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pictured above: FEDUP’s Alfred Gabuza (far right) speaks at a meeting of the Informal Settlement Network in Roodeplaat, South Africa, on 20 February 2010.

Adapted from remarks given at a roundtable discussion on “meaningful engagement” hosted by the University of Western Cape Community Law Centre and the Socio-Economic Rights Institute, on 4 March 2010.

“Meaningful engagement” is a term that has gained currency in South Africa over the last few years primarily through a series of Constitutional Court (the highest court in the country) cases regarding evictions of poor, informal dwellers. These decisions have compelled state actors to “meaningfully engage” in various ways with those they want to evict before pursuing the actual forced removal.

I want to make three related arguments about the limits of a legal framework for engagements between the state and poor citizens. The first is that “meaningful engagement” is a political process, and it is often a messy one at that. What is needed, then, is for governments to prepare to respond appropriately to the capacities of organized communities to engage. My second argument is that because it is such a political process, the inherently technocratic orientation of the law means that it has only a limited role to play in structuring these kind of engagements. Finally, I want to add to a discussion about how poor communities are preparing themselves for sustained, “meaningful engagements” with government.

Real “meaningful engagement” must be sustained engagement, not one-off encounters of the sort mandated by courts or those that constantly require the intervention of lawyers. S’bu Zikode of slum dwellers movement Abahlali baseMjondolo was part of the workshop on “meaningful engagement” hosted by the Wits Centre for Applied Legal Studies (CALS) on 27 July 2009. There, he argued that “meaningful engagement” is part of a greater struggle by ordinary poor people to reclaim their humanity in their relations with the state. According to the report from this workshop put out by CALS, Mr. Zikode suggested that sustained dialogue, negotiation and learning with government officials were key to developing the kinds of relationships necessary for people-centered development.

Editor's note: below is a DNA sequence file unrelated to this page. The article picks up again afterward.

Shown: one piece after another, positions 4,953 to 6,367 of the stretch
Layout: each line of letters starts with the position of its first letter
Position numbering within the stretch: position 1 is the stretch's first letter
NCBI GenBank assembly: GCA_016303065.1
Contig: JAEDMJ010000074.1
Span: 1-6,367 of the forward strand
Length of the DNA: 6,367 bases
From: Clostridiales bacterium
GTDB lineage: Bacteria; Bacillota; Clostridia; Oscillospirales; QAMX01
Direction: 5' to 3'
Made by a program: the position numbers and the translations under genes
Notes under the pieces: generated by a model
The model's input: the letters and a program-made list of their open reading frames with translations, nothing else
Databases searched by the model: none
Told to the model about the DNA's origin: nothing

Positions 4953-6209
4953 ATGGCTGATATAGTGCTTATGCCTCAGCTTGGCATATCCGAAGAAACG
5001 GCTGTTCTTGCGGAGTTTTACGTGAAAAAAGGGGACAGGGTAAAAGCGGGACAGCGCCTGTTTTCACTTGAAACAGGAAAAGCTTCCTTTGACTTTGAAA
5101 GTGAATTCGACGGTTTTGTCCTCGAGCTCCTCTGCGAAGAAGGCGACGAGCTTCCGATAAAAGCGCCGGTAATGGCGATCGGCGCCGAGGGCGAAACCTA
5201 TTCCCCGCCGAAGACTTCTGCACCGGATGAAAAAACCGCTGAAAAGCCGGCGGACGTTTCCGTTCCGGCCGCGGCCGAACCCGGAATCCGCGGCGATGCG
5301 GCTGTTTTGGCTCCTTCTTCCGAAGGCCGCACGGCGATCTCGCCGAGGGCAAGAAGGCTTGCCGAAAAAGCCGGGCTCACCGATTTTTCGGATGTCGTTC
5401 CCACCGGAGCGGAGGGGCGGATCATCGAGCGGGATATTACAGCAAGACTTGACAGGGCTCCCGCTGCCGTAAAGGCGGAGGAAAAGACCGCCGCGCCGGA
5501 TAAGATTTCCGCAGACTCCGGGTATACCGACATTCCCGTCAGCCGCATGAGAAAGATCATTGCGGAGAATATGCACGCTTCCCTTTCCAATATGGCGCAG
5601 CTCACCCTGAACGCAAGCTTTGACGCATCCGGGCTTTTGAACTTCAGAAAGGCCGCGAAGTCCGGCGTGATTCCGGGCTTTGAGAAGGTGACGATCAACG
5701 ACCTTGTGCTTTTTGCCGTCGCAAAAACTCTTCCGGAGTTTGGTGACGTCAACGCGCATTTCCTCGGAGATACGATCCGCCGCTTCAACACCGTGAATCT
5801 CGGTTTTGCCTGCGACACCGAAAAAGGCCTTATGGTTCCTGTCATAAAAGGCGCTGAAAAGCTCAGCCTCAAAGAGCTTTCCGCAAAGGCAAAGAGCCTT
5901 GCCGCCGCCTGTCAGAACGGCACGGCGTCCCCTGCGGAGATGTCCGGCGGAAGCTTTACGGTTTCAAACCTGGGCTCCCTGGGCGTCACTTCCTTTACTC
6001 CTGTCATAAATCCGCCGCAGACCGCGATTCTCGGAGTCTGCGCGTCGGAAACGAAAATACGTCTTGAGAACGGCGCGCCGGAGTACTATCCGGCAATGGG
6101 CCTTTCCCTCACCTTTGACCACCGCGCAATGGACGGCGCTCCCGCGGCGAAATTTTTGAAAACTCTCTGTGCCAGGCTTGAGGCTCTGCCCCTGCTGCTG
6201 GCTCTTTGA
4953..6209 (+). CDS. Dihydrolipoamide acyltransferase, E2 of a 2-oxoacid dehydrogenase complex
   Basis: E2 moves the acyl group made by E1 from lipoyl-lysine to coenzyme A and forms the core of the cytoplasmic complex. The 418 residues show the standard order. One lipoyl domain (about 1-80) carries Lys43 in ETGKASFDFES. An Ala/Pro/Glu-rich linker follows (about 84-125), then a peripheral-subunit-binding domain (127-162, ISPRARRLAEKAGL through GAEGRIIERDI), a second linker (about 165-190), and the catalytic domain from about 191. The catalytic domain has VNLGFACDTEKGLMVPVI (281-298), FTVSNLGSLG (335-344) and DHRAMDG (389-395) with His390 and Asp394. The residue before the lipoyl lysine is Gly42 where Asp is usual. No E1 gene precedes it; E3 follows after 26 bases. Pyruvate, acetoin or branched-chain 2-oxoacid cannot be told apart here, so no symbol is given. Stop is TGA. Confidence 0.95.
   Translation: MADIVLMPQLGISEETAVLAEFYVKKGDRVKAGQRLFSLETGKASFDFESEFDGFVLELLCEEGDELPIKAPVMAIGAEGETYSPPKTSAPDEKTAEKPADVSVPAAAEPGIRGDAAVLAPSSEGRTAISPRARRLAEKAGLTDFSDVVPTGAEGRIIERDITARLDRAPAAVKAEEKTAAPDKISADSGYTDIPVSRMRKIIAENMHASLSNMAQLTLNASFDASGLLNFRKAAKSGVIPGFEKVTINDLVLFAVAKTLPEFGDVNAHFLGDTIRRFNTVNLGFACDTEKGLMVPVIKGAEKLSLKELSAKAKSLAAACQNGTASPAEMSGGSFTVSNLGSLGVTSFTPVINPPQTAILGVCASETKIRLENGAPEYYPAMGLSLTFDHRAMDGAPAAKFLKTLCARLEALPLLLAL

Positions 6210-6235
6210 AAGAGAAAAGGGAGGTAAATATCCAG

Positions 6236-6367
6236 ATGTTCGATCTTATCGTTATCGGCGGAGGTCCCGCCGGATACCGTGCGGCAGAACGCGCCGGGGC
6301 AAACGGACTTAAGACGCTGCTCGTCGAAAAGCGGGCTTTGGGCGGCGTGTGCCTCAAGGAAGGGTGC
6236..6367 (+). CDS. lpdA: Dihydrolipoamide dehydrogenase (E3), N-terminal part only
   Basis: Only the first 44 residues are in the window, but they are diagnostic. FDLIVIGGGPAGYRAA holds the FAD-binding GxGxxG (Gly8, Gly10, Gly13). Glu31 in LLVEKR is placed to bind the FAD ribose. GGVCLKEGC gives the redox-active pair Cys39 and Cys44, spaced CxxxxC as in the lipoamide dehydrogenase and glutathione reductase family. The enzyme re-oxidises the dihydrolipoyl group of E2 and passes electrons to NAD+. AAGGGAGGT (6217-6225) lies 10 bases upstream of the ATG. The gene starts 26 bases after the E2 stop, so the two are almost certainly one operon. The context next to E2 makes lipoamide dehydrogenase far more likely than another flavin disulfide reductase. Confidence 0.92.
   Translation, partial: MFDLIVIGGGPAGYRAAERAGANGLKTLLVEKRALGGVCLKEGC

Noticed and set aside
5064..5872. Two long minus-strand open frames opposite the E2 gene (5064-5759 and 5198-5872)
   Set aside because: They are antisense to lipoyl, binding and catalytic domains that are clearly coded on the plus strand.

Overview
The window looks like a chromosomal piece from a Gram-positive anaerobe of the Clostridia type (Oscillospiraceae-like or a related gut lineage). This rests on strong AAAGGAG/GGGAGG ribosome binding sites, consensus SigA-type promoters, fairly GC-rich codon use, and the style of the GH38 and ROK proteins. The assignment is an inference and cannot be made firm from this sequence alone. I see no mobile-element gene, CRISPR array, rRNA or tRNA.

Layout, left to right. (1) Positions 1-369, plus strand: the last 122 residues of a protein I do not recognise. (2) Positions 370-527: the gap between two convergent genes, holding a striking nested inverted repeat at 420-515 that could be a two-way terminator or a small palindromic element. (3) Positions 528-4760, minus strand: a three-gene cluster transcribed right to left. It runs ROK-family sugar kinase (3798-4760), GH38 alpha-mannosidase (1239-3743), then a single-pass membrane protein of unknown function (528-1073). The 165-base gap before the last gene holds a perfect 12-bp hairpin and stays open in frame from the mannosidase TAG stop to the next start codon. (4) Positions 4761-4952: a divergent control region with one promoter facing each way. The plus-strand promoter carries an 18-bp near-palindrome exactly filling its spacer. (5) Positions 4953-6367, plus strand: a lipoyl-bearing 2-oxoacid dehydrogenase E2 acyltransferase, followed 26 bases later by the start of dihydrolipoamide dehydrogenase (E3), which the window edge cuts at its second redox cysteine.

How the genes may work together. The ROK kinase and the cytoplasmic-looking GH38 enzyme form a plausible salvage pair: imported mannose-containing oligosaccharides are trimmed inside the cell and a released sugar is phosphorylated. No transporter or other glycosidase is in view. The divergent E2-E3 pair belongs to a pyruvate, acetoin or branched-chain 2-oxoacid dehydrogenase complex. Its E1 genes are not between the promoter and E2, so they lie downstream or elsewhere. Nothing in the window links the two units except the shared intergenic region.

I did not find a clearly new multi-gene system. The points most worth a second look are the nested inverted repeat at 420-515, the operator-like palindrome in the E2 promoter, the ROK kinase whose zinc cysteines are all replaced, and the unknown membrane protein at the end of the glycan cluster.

“Meaningful engagement” is not something that should happen only when the law commits the state to pursue to specific interventions along these lines in order to implement its own policies. From the side of civil society, a “rights-based” approach is only a small part of a much larger effort to empower communities of the urban poor to organize around their own resources and capacities, accumulate local knowledge, set priorities, and engage other stakeholders — often the state — in order to broker deals. These are the basic propositions of Slum Dwellers International affiliate federations in over thirty different countries. In South Africa, our allies are the Federation of the Urban Poor, known by its acronym as FEDUP, and the Informal Settlement Network, a nation-wide network of settlement-level and national-level slum dweller organizations, including Abahlali and FEDUP.

In large part, we tend to only talk about “meaningful engagement” between poor communities and state institutions when conflicts between citizens and the state are reaching their breaking point. Evictions are sometimes a useful starting point to begin such engagements, but for such an engagement to be “meaningful” it cannot end with the resolution of the eviction case in and of itself. Though there have been important victories against evictions, state institutions and private actors continue to seek many more evictions than the number being won in the courts. More widely speaking, more people live without access to water, sanitation, or energy. This country is bound by a constitution widely lauded for its guarantee of rights to basic services. But too many people persist without these services. A legal framework alone is inadequate to address structural inequality and poverty.